So much time has gone by since last post, not sure where to start. I was part of the Equifax breach/identity theft thingy and sheesh what a pain. As a result I retreated from social media. I doubt the thief has found this blog and there isn't much useful to thieves stuff here that I can see but who knows? The internet is an increasingly creepy place. I also pull back from Facebook this time of year anyway. The whole Christmas/holiday cliche thing grates on my very last nerve and the fewer pictures I see of dogs in antlers and awkward photos with Santa the better. Now if only there was a way to avoid the horror of treacly X-mas music in the grocery store . . . Anyway, yeah, I'm a holiday grouch so it's best I just keep my head down and away from my poor Facebook friends who are into it all and we'll agree to meet up again after New Year's. Or maybe not. Can't say I miss it one bit so maybe I'm finally done with Facebook unless I need some quick info. about something because it is handy for that.
Anyway, Tess! She turns a year old in a couple of weeks.
Photo from Nov. 26
She seemed to go through a fear period the last week or two but this week seems much improved. She was happily going up to the instructor and assistant at agility class this week whereas last week she was fear barking at them. A couple things were different this week so it's hard to say if it's environmental or a true shift in confidence. Both she and Ruby are doing well in class and I'm enjoying it. So thankful for a great facility and instructor. She's been great working with Tess' fear issues, not necessarily a given skill with agility instructors. I love the One Mind methodology but wow, it feels like I'm starting all over. Really fun though, I love learning new stuff. The instructor told me she can do online instruction for me when I move and it occurs to me that One Mind has online classes as well so I won't have to give it up. We have snow today, finally, and I've spent the day binge watching the One Mind videos. So much stuff, it sometimes feels overwhelming, like these dogs will never ever learn it all, let alone me. But I'm eating that elephant one bite at a time. Patience patience patience.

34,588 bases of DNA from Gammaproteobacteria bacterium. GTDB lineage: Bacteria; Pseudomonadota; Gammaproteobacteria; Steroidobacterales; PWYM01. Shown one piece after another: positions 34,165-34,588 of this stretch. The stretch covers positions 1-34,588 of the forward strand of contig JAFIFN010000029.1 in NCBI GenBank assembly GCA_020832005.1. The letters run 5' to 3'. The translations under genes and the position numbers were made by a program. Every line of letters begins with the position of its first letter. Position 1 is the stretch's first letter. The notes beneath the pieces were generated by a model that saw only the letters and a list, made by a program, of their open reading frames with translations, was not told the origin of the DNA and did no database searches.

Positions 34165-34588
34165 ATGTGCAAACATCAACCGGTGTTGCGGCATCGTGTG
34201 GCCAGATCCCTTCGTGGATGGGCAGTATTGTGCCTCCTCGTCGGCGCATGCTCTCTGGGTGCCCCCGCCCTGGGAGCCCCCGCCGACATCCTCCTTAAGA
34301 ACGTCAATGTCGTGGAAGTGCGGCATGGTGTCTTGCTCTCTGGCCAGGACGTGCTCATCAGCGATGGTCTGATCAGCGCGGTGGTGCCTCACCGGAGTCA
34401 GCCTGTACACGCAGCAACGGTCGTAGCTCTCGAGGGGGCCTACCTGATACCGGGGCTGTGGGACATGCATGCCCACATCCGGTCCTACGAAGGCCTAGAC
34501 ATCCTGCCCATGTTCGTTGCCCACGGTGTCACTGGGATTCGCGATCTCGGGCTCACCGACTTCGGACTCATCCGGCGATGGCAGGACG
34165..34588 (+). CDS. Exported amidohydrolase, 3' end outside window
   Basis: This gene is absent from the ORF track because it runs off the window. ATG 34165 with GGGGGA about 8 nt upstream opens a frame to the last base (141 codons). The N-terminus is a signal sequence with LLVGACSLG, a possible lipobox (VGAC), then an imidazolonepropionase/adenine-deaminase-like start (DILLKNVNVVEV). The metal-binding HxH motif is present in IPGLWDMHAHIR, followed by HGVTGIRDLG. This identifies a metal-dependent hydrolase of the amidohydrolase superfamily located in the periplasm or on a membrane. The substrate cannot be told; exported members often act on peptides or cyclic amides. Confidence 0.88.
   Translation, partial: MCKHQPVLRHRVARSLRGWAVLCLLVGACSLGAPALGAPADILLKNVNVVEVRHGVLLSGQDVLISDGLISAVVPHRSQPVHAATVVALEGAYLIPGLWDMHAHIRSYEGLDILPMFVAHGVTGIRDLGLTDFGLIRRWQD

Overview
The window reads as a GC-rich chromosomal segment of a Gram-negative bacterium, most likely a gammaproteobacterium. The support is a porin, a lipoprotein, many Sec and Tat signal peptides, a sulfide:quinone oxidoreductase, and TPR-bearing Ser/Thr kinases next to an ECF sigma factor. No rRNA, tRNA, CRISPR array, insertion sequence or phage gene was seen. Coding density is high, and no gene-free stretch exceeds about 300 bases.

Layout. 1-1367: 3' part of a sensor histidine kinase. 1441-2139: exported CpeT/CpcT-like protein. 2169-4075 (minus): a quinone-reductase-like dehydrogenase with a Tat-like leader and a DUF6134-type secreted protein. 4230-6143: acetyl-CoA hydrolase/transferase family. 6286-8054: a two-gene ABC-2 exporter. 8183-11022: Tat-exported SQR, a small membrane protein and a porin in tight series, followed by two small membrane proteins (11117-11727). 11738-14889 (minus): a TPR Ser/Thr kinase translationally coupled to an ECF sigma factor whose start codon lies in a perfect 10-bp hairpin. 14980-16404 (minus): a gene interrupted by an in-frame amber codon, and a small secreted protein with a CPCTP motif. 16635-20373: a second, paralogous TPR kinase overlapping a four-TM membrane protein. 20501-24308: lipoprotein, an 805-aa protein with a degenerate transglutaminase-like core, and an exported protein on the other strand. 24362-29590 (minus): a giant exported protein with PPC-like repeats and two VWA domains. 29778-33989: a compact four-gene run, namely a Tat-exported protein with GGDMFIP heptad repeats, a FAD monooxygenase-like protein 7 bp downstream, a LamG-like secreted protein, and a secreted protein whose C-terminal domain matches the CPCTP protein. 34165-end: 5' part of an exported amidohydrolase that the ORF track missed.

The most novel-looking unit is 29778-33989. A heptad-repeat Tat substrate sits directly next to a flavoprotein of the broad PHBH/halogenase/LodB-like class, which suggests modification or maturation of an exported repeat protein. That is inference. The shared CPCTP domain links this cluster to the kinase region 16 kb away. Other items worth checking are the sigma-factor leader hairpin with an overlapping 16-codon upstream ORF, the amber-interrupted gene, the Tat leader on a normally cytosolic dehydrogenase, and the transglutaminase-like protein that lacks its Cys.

Speaking of agility, I have videos from class, some are up on YouTube and I can post them on the blog. If anybody is for sure interested, leave a comment and I'll post them. Otherwise I'm debating with the idea of whether or not to put them up because I'm not sure if this super basic foundation stuff is interesting to anybody.
Not sure how she manages to carry that Jolly Ball around like that.
Something else that is starting to feel overwhelming is all the homestead stuff. I've been pouring over these books:
Finished 'The Resilient Farm and Homestead' by Ben Falk and currently slogging my way through 'The Permacultre Handbook' by Peter Bane. Both of these books are very dense and yet touch on most topics very generally. They're a great way to get a general idea of permaculture principles but don't have a lot of specific information to guide you through setting things up. Unless you want to know how to grow rice. Ben Falk has lots of stuff about how to grow rice. In Vermont! I looked at a piece of land that I joked would be good for growing rice but the realtor said it was too cold in Colorado to grow rice. Now it may be possible but it's not for the meek. All I can say is that if anything, Ben Falk convinced me that I don't want to take on growing rice. I don't even like rice all that much.